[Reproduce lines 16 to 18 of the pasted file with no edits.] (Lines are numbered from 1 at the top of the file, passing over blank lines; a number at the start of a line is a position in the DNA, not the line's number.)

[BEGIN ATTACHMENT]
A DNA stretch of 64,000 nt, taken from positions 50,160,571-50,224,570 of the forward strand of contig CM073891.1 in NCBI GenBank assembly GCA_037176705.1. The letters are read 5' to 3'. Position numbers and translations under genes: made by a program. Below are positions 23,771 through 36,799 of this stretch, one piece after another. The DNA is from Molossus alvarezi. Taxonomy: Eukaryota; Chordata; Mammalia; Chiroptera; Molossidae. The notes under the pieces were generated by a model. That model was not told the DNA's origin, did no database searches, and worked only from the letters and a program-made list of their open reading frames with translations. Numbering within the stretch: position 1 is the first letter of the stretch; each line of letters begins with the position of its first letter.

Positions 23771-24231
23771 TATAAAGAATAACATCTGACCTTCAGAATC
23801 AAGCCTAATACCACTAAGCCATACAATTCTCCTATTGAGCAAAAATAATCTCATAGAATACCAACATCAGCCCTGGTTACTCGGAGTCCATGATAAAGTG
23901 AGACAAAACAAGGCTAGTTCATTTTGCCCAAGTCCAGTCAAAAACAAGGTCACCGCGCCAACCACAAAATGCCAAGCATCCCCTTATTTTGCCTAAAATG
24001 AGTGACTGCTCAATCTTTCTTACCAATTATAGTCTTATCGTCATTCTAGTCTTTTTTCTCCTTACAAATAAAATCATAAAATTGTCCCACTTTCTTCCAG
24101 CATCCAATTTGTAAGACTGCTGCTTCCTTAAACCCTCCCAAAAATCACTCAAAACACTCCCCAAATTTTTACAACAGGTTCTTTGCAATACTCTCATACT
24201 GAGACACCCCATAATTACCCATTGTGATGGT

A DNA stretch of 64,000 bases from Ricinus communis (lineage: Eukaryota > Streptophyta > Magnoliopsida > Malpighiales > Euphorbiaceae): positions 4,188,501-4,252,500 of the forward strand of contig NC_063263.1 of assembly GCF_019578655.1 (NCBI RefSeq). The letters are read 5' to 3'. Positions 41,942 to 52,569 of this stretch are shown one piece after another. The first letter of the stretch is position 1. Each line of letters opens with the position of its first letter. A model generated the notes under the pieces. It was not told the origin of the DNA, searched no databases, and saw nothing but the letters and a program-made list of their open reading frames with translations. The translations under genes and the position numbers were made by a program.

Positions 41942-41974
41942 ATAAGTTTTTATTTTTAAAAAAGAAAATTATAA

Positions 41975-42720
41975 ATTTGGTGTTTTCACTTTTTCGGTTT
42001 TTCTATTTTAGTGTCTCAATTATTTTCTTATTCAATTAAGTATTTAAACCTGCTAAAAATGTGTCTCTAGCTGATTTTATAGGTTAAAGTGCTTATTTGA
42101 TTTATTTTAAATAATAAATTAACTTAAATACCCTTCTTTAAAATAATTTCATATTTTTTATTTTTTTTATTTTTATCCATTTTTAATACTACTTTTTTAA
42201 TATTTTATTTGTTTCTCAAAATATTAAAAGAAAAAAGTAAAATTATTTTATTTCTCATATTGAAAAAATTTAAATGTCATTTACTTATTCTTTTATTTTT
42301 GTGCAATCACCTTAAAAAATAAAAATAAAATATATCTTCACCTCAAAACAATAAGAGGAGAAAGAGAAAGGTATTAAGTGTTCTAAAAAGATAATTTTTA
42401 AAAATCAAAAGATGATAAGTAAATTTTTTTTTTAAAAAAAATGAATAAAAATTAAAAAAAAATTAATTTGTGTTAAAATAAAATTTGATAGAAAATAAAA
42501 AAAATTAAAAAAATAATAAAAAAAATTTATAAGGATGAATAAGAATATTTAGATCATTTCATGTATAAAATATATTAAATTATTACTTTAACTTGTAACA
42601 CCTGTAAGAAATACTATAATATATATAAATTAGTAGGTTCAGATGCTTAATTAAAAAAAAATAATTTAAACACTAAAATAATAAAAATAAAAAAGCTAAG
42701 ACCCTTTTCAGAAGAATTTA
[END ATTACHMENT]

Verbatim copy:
42201 TATTTTATTTGTTTCTCAAAATATTAAAAGAAAAAAGTAAAATTATTTTATTTCTCATATTGAAAAAATTTAAATGTCATTTACTTATTCTTTTATTTTT
42301 GTGCAATCACCTTAAAAAATAAAAATAAAATATATCTTCACCTCAAAACAATAAGAGGAGAAAGAGAAAGGTATTAAGTGTTCTAAAAAGATAATTTTTA
42401 AAAATCAAAAGATGATAAGTAAATTTTTTTTTTAAAAAAAATGAATAAAAATTAAAAAAAAATTAATTTGTGTTAAAATAAAATTTGATAGAAAATAAAA